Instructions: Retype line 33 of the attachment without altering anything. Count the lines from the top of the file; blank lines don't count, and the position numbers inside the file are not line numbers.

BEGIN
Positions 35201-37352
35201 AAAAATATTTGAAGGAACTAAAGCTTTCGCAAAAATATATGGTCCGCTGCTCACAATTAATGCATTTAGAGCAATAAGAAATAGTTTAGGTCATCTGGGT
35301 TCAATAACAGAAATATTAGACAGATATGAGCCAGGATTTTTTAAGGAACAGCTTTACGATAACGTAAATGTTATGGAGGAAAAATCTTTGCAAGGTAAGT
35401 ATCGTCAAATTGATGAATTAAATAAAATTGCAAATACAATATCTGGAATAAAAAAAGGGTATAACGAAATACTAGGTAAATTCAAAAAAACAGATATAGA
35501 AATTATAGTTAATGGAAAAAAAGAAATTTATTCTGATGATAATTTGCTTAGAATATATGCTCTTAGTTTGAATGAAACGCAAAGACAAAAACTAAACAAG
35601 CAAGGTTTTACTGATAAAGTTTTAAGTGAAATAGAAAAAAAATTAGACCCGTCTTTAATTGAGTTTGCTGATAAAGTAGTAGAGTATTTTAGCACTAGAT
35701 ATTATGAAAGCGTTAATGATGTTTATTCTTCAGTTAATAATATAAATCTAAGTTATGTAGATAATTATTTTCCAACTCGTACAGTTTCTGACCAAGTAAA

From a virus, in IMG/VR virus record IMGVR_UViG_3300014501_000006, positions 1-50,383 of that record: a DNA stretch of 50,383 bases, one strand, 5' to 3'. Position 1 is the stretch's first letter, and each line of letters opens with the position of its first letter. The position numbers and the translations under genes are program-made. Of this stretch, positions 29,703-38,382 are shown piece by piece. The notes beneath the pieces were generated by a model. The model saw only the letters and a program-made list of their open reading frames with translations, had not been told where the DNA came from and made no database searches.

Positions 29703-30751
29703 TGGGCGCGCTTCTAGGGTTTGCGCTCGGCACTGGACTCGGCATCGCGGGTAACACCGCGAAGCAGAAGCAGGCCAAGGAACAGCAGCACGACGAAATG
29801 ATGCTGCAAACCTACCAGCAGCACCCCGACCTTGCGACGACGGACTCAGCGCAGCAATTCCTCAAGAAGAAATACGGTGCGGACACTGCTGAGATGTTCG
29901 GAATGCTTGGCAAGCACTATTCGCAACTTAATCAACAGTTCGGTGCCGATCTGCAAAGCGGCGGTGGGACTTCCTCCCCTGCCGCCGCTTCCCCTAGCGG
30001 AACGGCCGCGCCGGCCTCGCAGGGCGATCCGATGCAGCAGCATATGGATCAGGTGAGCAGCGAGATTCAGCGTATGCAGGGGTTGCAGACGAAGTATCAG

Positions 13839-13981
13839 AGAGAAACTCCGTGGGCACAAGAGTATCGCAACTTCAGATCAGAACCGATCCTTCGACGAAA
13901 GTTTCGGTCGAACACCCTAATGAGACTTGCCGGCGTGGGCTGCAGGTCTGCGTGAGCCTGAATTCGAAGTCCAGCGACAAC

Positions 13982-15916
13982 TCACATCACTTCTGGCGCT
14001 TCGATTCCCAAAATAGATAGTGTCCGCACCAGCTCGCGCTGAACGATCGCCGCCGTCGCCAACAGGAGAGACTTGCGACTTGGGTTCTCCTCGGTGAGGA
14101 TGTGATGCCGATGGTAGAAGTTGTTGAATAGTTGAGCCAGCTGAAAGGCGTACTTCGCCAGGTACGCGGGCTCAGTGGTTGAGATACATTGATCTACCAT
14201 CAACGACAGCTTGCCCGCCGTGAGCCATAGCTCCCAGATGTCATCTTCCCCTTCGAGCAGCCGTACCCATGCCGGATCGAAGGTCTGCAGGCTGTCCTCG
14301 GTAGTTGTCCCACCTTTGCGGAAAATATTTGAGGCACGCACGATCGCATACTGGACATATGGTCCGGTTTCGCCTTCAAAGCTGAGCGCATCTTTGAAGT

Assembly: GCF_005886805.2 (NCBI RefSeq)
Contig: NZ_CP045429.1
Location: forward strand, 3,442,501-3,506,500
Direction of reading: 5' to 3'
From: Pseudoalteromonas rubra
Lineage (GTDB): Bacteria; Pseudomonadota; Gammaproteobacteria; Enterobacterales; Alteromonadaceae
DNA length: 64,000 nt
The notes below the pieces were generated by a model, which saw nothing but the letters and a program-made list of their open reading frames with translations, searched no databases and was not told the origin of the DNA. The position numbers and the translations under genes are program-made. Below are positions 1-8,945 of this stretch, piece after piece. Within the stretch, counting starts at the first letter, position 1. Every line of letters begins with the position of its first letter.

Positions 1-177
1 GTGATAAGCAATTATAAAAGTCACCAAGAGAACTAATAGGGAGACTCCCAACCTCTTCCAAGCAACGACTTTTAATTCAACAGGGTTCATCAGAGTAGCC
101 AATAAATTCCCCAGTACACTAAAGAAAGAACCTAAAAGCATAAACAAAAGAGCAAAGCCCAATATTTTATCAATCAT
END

101 AATAAATTCCCCAGTACACTAAAGAAAGAACCTAAAAGCATAAACAAAAGAGCAAAGCCCAATATTTTATCAATCAT